You may be a better nuclear physicist than Ted Smiley. You may be a better brain surgeon than Ted Smiley. You may even be a better auto mechanic than Ted Smiley — but he wants you to understand you are not going to grow better vegetables, more dependably, and for less money than he can.
Ted Smiley, of Smiley’s Produce near Nashville, Tenn., has lived his entire life farming the same land his family staked a claim to in 1805. The family farm, Smiley Hollow, is a major source of fresh produce for Middle Tennessee and, by Smiley’s calculations, the smartest choice for fresh, local and affordable produce. “We know what we’re doing, and we’re doing a lot of it,” says Smiley.
“People say they want ‘home grown,’” says Smiley. “This is home grown,” he says, reaching down to pick a crooked yellow squash from a long row. “This is my home, and it’s just down the road from your home.”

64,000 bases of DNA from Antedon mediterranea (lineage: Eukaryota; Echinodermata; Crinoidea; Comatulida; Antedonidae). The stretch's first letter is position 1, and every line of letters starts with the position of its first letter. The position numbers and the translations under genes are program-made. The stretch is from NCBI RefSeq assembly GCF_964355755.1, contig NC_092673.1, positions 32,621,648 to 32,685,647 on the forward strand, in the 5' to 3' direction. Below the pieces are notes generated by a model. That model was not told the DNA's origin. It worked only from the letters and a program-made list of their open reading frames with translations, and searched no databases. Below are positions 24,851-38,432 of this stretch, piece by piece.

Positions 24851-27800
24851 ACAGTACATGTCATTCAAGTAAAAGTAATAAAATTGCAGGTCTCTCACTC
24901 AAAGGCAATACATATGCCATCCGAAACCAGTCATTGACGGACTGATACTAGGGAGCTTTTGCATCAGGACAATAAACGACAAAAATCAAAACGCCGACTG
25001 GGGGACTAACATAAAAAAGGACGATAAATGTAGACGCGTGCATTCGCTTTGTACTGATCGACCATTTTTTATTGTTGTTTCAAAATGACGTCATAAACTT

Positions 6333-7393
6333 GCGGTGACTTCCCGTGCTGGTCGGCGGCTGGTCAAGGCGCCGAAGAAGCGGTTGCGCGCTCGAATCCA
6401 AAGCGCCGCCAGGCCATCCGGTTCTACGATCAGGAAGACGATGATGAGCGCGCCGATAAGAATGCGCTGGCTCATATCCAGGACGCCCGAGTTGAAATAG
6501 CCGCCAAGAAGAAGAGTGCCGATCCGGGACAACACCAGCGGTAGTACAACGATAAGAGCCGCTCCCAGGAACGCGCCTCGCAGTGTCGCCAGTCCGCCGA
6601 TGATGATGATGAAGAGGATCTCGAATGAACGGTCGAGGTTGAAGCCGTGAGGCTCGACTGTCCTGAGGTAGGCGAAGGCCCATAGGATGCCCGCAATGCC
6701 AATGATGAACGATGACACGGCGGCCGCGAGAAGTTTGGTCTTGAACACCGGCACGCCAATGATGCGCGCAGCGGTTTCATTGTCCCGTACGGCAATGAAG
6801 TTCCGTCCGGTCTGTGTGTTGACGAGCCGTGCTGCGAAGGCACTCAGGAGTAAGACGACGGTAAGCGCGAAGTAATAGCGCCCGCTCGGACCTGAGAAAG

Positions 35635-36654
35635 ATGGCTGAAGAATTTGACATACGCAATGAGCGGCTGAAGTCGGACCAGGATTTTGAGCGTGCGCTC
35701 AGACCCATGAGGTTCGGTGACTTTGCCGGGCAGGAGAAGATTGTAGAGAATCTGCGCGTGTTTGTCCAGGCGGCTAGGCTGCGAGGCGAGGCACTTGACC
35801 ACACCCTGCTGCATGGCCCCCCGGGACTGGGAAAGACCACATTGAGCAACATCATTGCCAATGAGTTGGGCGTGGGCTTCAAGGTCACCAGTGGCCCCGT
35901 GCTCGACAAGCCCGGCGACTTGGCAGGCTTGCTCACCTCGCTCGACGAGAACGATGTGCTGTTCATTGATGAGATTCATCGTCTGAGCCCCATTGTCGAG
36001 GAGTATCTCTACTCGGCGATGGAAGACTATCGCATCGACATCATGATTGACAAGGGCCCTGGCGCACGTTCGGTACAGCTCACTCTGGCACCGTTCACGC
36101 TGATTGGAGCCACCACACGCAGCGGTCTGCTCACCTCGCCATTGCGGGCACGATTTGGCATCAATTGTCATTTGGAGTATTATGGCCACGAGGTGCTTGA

Also, while many who garden only for themselves are currently in the “wait and watch” phase, hoping for produce by the end of June or early July, the Smileys have been pulling truckloads of produce into Nashville since the middle of May. “Why do we already have so much produce? Because when everybody else was waiting for the rain to stop, we were out in it, putting all our plants on top of black mulch,” says Smiley. “That generally speeds the crop by about 20 days.”
“You don’t have to wait for homegrown produce. It’s all here, right now,” says Smiley. “And don’t feel like you’ll spend more money than if you grow it yourself, because that depends on a lot of things. There are farmers like me all over Tennessee with all the fresh, local produce you’ll need for the whole year, at a price you can feel smart about paying.”
Tennessee’s produce farmers are anxious to meet the demands of a public increasingly interested in food that can be tracked to the source. The current trend helps create positive personal and financial relationships with area farmers and deletes large carbon footprints.
To find local farmers markets and pick-your-own farms in Tennessee, visit www.PickTNProducts.org.